"The movie ads are designed not necessarily as a call to action, but as a way to increase the visibility of our program to the local community," explains Harr. "We think it's been effective because many potential applicants have commented on them." The radio ads too, have prompted calls from potential students. "The strongest message we can radiate is the one students provide us -- the reasons they give us for wanting to come into nursing. We've found many are drawn to the field because they are caring people who want to help others. So we try to portray nursing in its humanistic light. We use images showing a student nurse holding a baby, for example."
She acknowledges that many nursing students enter their studies with the idea that they want to take care of infants or children, and then change their minds when they discover all the other opportunities available to them. "But this nurturing image is what draws them in initially, so that's what we focus on."
Priming the early pipeline. The message that nursing is a rewarding career choice is being directed at younger groups as a way for schools to stimulate interest that will pay off in years to come. Indiana University-South Bend's nursing school, for example, offers college-credit courses on their campus to high school students in such areas as medical terminology and introduction to health careers. Allentown College of St. Francis De Sales in Pennsylvania is piloting a nursing camp for interested high school students this summer, and Southern Connecticut State University has worked with a local magnet high school for the past few years "which has resulted in several students coming to our program," according to Nursing Chair Cesarina Thompson.
Janet Sipple, chair of nursing at Moravian College in Bethlehem, Penn., says her school concentrates on high school and even younger students. "We have declared war on the situation in our profession," she asserts. "We've turned to our senior clinicians for help, encouraging those who are happy and excited about nursing to conduct 'shadow days' for high schoolers interested in nursing."
Shadowing students spend the day at St Luke's Hospital alongside a practicing RN, getting a first-hand glimpse of the many facets of nursing. "Afterwards, we call them to let them talk about their experiences, and ask any questions." The program can be labor-intensive for the school, but the payoff is great in terms of exposing the profession. "It's been outrageously successful," notes Sipple. "Students come away so excited. In the two years we've been doing it, we've had at least 50 shadow graduates choose nursing careers. Not all have come to our school, but at least they are out there preparing."
Moravian College is also part of a small consortium of Lehigh Valley colleges that includes Cedar Crest College and Allentown College, working together to expose nursing to middle schoolers in grades 6 to 8. Through assemblies, coloring books and programs with scout troops, "We are helping younger girls -- and boys -- discover the varying roles they can take on as nurses," Sipple says.
Reaching even deeper into the pipeline is the University of Mary Hardin-Baylor in Belton, Tex., which has begun targeting students as young as elementary school. Dean Nancy Schoenrock explains that the School of Nursing has been conducting "career days" at local elementary schools, sending a student nurse and faculty member to introduce kids to the world of nursing. "We'll show up with an infant mannequin and a stethoscope, and have hands-on activities, give out stickers and prizes, and so forth. In many cases the only contact children have with nurses is when they are getting a shot. We want to expose them to more positive images of nursing at an early age." She points out that there is plenty of competition from other professions, and that some children make decisions very early about things they want to do in life. "What we do now may have an effect in 10 years."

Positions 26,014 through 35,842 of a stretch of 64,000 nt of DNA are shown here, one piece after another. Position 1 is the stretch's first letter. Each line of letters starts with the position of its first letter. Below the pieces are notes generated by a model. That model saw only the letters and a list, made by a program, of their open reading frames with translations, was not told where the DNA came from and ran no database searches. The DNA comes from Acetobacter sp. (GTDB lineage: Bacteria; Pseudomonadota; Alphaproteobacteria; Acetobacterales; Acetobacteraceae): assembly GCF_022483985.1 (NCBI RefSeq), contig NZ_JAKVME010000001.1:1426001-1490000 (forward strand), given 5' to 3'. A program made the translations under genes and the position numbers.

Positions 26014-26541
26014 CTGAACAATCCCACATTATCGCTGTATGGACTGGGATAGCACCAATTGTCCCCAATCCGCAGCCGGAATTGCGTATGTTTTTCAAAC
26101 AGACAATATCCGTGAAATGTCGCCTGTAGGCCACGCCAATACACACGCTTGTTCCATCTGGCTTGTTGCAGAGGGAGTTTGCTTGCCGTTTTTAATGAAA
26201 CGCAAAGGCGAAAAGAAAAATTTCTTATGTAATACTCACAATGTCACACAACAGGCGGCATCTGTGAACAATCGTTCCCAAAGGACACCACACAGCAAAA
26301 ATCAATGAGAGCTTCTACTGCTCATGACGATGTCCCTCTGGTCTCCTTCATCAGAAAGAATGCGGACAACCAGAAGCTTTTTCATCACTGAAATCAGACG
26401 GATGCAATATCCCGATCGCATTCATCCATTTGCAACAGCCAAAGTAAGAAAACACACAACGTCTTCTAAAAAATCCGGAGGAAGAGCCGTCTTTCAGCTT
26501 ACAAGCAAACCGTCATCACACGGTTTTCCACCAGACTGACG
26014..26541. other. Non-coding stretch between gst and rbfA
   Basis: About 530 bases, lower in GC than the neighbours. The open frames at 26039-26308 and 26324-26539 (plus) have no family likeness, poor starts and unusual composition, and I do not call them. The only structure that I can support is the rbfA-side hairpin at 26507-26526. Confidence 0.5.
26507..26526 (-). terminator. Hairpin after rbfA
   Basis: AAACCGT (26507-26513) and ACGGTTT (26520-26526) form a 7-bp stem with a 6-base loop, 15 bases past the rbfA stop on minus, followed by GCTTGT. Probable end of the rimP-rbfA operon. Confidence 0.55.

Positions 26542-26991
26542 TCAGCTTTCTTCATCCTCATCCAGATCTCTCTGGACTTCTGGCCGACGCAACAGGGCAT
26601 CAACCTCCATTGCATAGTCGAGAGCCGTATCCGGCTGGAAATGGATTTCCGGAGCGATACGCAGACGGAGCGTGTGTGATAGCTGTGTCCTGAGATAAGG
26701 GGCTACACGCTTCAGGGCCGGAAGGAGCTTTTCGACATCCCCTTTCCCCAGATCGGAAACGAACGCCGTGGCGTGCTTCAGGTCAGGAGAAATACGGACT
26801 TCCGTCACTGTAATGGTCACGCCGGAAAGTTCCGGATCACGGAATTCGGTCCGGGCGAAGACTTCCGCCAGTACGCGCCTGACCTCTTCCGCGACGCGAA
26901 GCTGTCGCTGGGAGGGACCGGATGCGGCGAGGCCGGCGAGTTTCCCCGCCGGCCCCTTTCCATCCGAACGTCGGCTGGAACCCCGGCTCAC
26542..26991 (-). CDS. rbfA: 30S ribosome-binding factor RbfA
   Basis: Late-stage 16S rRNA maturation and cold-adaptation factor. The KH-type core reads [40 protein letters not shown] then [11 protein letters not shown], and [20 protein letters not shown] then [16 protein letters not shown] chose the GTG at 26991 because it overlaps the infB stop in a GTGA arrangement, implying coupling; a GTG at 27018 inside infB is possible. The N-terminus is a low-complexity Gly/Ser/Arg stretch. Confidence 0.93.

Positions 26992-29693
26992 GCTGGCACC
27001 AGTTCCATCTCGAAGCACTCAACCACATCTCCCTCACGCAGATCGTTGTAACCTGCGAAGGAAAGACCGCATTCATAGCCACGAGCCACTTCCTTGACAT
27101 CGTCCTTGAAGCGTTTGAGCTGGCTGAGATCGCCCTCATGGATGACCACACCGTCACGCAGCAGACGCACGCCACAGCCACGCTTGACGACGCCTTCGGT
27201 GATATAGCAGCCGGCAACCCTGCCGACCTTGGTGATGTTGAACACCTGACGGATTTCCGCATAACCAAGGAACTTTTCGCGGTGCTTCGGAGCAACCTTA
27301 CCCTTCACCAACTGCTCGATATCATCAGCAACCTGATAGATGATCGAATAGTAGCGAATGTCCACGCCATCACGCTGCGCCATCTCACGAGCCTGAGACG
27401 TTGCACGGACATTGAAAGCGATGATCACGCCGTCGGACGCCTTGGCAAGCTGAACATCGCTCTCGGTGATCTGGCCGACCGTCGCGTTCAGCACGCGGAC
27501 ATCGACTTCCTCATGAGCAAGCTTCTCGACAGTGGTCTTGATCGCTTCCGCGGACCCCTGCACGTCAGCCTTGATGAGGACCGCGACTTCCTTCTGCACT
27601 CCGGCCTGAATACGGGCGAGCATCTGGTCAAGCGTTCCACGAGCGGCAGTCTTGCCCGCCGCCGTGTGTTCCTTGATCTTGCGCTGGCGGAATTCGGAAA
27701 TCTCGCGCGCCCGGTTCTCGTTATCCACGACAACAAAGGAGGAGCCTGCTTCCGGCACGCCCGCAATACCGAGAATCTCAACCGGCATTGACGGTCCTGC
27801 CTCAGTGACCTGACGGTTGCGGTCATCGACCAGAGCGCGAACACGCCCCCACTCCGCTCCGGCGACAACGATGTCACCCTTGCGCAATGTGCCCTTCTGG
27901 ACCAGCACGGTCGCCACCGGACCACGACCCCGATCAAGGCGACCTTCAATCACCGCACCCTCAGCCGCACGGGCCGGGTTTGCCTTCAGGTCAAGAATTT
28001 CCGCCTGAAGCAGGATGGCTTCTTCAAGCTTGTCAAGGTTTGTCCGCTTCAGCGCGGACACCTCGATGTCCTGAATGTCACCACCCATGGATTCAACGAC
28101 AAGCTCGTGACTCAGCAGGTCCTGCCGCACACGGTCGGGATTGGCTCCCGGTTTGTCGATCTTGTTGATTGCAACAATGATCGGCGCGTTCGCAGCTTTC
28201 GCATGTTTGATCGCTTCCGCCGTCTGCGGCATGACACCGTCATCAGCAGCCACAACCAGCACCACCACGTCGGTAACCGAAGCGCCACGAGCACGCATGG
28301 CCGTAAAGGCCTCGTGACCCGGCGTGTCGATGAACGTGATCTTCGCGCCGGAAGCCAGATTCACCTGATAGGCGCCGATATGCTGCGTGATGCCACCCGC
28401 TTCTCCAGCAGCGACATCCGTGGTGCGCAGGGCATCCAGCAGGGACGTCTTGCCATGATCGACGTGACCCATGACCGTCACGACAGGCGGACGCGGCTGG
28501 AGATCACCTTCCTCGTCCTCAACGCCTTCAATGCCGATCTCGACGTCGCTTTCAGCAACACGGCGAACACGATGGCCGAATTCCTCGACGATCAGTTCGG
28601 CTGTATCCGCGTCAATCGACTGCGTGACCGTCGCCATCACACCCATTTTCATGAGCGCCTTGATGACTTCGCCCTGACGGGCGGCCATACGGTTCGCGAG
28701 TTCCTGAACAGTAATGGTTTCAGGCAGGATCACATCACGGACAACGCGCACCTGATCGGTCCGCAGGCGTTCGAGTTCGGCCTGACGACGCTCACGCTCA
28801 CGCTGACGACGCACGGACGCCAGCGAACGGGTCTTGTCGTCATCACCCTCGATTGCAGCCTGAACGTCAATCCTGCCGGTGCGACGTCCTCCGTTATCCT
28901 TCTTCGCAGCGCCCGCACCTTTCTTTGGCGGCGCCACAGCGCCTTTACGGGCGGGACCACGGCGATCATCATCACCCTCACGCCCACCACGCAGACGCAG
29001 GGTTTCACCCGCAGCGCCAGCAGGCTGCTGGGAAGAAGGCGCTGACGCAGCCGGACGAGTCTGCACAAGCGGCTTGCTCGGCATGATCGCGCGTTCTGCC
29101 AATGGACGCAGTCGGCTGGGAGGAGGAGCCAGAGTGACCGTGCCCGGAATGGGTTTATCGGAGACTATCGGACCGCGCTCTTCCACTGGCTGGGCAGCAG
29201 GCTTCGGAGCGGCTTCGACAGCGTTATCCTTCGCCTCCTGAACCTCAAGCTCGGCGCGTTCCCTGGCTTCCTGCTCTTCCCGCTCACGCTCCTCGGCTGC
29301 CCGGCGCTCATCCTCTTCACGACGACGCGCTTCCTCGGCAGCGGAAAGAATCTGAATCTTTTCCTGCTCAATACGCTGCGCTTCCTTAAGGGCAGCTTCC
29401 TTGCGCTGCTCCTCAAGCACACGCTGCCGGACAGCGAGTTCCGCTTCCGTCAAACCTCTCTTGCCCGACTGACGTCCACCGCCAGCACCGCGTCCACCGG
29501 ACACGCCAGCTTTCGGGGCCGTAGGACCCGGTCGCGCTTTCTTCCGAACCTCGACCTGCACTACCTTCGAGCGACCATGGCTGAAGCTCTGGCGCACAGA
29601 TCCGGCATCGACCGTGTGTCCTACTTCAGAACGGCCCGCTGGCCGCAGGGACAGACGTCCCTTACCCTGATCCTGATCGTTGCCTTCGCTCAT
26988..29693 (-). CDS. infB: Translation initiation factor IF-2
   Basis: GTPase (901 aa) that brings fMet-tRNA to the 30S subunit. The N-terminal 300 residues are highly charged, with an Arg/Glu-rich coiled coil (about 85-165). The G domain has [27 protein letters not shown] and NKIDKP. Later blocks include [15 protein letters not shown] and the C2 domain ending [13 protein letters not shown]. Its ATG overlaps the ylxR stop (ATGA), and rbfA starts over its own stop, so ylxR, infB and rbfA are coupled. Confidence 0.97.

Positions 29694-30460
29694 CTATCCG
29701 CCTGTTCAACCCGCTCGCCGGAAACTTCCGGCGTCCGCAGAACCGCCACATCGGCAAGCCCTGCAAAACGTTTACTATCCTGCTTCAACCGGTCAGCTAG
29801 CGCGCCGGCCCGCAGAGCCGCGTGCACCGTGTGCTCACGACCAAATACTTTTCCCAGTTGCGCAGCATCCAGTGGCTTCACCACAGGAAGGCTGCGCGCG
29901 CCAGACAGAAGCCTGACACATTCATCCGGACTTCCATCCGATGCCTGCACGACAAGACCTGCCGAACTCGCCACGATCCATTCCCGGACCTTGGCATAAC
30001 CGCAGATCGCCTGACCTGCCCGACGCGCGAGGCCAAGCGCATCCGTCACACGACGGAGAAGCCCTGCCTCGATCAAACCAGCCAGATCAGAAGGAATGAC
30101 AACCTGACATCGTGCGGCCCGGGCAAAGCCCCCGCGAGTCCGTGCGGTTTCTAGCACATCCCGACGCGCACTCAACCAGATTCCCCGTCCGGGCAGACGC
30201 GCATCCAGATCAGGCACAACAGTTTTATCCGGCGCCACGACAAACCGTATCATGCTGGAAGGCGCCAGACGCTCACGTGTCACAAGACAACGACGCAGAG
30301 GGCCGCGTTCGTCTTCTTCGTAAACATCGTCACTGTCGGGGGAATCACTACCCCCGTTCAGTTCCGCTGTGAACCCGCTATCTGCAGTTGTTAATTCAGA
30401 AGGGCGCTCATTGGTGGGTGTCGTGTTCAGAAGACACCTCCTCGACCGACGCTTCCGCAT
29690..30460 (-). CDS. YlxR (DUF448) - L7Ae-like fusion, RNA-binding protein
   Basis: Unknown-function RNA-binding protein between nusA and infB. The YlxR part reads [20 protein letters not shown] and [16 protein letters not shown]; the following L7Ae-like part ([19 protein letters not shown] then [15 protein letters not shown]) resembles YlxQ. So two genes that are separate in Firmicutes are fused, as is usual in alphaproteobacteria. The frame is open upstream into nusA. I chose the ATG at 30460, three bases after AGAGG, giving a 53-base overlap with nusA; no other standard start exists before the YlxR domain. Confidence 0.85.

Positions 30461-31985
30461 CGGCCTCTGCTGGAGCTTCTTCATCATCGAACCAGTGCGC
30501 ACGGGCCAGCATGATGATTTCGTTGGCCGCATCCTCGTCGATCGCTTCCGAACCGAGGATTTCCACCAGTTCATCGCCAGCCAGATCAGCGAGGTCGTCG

Targeting underrepresented and nontraditional groups. Throughout 1999, AACN held regional conferences for the Division of Nursing of the U.S. Department of Health and Human Services to develop recommendations for expanding baccalaureate nursing enrollments. One key finding in the subsequent report was the need to recruit more minority students and faculty. "Diverse populations benefit from seeing someone who 'looks like them,' such as student and faculty role models," the report stated. Many schools have stepped up efforts to provide tutoring and remedial opportunities for English as a Second Language, set up mentoring programs targeting minority high schoolers, and link up with historically black colleges. For example, a partnership between the University of Florida (UF) College of Nursing and historically black Bethune-Cookman College in Daytona Beach aims to increase minority enrollment at UF's graduate nursing programs through a range of activities. Among them are the Gator-Cat mentoring program to assist students who want to pursue graduate study, joint faculty workshops and teaching exchanges, and the appointment of a full-time faculty member liaison.
Issues of diversity also extend to gender -- males being an underrepresented group in the profession. Although men make up just 6 percent of all RNs, that number is growing through better awareness. "We use men in our advertising and photography, and last year we had a male PhD nurse practitioner present our annual lecture to diploma students," reports Sipple. "Afterwards, the men came up to shake his hand and chat -- usually they just disappear." Interested male students at Moravian also receive a complimentary membership to the American Assembly for Men in Nursing, "so they get literature directly from other male nurses, and can better connect with clinical mentors."